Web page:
Nevertheless, barter becomes far more likely after money is introduced, because money creates the distance between people that in turn induces barter in situations where the money is suddenly removed. To put this another way, capitalist money is a disassociative, or dissolving agent, which loosens the tight communal bonds that hold pre-capitalist societies together. This is in contrast to the original experience of non-capitalist cere-money, which is a bonding agent. Thus, it is only when communal bonds are loosened, and people have become accustomed to normal monetary exchange, that ‘barter’ temporarily emerges to fill the vacuum when the normal money system breaks down.

It’s in this context that the Guardian article then talks about the revival of Tabu, but implies that it is object with a commodity-like 'value'. This places the article in broad alignment with ‘commodity money’ thinking, in which monetary exchange is basically assumed to be an elaborate form of barter.

"Vanessa Mulas, a resident of Kuradui village, says those who were able to circumvent the cancellation of public buses brought back store goods and exchanged them with neighbours for tabu."

What the article doesn’t talk about, though, is all the dynamics I went through earlier, and in particular the fact that the over the years Tabu have been ‘colonised’ by a much stronger monetary network, such that the tokens are now commoditised as an object sold for money. This means that what is actually occuring here is a form of countertrade.

Yes, countertrade. This is a major concept I will keep returning to in this series.

Countertrade is the situation in which a ‘barter-like’ transaction appears to be occuring, when in reality what is actually occuring is two superimposed fiat money transactions (incidentally, this is what Alfred Mitchell-Innes used to blow up some of Adam Smith’s bogus accounts of ‘commodity money’). In the global capitalist market, there is - nowadays - a fiat currency price for Tabu, and a fiat currency price for, say, rice. You then compare those two prices to create an exchange ratio for Tabu-to-rice. (As an aside, fiat countertrade is also how Bitcoin pricing works).

From my perspective, what is most likely going on here is fiat currency countertrade, with people using the body of an old cere-money token that has been ‘bonded’ to fiat currency to countertrade for goods.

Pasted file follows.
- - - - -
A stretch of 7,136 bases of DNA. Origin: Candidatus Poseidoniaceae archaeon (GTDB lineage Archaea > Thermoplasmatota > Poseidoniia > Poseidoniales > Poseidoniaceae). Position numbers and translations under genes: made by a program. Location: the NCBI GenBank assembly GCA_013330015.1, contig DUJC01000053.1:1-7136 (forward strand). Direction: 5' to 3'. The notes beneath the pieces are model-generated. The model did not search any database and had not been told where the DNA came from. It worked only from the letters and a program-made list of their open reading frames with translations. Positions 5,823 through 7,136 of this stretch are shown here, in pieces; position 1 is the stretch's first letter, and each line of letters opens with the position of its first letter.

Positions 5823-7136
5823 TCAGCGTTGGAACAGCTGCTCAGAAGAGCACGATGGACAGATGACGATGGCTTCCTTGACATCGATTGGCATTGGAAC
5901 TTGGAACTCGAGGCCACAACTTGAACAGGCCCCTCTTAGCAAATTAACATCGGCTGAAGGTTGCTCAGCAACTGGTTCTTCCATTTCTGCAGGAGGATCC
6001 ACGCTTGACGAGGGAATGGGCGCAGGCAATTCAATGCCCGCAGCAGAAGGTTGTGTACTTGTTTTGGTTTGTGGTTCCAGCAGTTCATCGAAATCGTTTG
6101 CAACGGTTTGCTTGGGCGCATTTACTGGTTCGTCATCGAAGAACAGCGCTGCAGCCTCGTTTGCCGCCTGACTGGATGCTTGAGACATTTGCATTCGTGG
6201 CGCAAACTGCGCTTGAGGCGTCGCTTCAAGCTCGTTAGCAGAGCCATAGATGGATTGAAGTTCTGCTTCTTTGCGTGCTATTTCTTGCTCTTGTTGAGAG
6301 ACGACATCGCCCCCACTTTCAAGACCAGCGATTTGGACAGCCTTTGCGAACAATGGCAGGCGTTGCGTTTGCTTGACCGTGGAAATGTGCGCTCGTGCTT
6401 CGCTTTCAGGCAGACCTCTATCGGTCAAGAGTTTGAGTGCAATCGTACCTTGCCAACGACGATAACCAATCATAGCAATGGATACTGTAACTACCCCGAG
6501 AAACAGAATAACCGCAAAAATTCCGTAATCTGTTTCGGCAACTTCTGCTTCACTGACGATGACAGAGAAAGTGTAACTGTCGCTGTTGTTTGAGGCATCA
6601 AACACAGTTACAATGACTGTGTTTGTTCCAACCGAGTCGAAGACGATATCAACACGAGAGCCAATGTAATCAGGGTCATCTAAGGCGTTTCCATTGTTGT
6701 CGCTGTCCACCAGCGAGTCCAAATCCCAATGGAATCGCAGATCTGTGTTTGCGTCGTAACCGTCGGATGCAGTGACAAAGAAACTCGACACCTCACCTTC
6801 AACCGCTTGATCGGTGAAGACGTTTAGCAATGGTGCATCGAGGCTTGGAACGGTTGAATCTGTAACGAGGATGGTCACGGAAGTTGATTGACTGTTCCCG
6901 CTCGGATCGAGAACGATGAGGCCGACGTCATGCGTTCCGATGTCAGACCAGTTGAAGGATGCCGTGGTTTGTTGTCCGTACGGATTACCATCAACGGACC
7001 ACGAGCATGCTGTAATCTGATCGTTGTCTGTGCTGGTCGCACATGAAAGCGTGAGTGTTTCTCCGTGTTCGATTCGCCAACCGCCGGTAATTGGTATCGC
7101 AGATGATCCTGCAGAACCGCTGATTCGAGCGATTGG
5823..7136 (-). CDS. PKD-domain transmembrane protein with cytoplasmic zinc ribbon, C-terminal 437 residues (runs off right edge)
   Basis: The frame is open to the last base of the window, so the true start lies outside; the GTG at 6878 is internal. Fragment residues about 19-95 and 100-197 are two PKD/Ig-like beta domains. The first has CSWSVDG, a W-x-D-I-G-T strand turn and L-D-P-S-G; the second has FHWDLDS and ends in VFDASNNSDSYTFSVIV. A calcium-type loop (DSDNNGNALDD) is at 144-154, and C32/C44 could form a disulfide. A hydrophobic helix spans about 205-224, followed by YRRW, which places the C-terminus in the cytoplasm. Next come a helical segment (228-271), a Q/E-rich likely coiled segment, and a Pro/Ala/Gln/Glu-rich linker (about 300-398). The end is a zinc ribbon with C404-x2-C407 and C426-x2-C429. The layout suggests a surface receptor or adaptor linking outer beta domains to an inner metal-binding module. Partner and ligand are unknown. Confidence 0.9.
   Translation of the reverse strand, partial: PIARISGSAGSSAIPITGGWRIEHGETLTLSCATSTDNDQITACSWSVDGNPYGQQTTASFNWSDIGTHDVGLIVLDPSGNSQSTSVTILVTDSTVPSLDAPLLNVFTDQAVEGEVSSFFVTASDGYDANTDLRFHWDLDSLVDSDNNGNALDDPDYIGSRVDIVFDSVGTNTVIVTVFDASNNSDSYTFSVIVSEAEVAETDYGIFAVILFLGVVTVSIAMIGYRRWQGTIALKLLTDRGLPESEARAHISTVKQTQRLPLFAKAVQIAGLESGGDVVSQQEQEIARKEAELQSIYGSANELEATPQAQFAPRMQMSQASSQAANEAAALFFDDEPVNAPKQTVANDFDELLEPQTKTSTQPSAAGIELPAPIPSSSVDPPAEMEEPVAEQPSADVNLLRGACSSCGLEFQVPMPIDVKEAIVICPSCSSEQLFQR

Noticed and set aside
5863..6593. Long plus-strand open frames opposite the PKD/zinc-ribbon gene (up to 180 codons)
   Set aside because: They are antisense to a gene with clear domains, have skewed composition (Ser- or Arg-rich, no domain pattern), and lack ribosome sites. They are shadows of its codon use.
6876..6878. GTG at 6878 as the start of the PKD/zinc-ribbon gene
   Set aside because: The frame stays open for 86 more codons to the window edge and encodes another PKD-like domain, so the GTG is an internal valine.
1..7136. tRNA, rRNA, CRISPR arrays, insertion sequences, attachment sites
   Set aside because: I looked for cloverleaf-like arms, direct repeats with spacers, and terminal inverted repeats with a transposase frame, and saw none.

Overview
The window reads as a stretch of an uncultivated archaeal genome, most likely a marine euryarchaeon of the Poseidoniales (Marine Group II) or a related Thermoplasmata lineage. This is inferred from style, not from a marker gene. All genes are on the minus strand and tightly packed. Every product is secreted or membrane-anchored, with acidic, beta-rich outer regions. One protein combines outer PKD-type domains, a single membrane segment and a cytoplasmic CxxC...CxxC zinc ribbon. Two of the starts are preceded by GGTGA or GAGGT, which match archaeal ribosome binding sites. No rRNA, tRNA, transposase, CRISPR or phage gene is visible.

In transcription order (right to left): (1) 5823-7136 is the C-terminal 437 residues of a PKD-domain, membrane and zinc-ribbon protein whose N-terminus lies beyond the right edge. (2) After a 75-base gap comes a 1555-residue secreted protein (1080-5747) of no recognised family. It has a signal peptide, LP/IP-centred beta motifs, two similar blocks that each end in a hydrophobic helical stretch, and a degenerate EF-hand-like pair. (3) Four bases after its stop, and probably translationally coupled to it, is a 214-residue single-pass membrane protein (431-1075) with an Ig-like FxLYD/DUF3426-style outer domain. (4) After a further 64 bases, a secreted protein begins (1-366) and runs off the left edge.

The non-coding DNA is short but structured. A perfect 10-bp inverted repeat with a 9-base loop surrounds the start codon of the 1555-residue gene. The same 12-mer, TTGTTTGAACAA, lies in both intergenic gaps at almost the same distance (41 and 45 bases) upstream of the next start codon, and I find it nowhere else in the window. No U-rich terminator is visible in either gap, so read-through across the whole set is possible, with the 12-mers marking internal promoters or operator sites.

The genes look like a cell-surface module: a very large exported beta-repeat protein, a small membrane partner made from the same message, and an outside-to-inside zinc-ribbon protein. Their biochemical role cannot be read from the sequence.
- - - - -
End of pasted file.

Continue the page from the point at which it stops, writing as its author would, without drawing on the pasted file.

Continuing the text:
The biggest subtlety we have to deal with, however, is to reconcile the fact that - according to people like Salisbury - there already was some internal commercial logic within the cere-money tokens in the pre-globalisation world, which in time must have been warped by the post-globalisation world. The soul of the token is in flux, like a tidal estuary that has one coherent but diverse upriver life that then mixes with a chaotic ocean that comes in and out. Sometimes it is itself. Sometimes it is inhabited by an external system.

Despite this ambiguity, the Tabu cere-money/money/countertrade-object is undoubtedly local, and its use - like the Tenino Wooden Dollar - does signal a more general return to localism. This is a resurging theme in the age of Covid. In the case of PNG, the country is historically very fragmented, with colonial powers, and then development agencies like the World Bank trying to integrate and homogenise the people into bigger global economic networks. Big currency systems induce that, but now that integration is proving risky, creating a new impetus to create smaller networks that split off from bigger ones in order to localise. Insofar as they occur, returns to localisation, reciprocity, communal work and subsistence are a reversal of the dissolution, expansion and specialisation impulse that accompany mainstream money and the mass goods that accompany it.

Ending the ideological abuse of cere-money

One final theme I will bring up is the symbolic abuse of cere-money by entrepreneurs and economists who wish to assert that it operates by the same principles as any money. Many dubious 'history of money' accounts start by talking about various cere-money forms and then placing them in a ‘chain of progress’ leading up to modern money, as if they were basically the same thing.

For example, I’ve seen the Bank of England speak about state central bank money alongside images of cowrie shells in their ‘What is money’ page. I’ve also seen Bitcoin entrepreneurs try to argue that the Bitcoin system is akin to the Rai stones of the Island of Yap. I wish they would back off, because you cannot understand things like cowrie shell money and Rai stones until you reverse - temporarily at least - the Pandora’s box of capitalist money thinking that has been opened in our minds.

This returns us finally to David Graeber. Our conventional accounts of money often disguise deep politics. The desire to present shell tokens as being ‘basically the same’ as modern money, and operating on the same principles, is nothing else but a subliminal attempt to deny the vast power of a historically unique system of nation states, private banks, and vast depersonalised markets within which exploitation can be hidden very effectively, and explained away with pseudo-scientific models.

In closing, while the Tabu might nowadays have a day job being used to buy tinned sardines, they moonlight as a portal into a pre-capitalist spirit world that very few of us will ever see.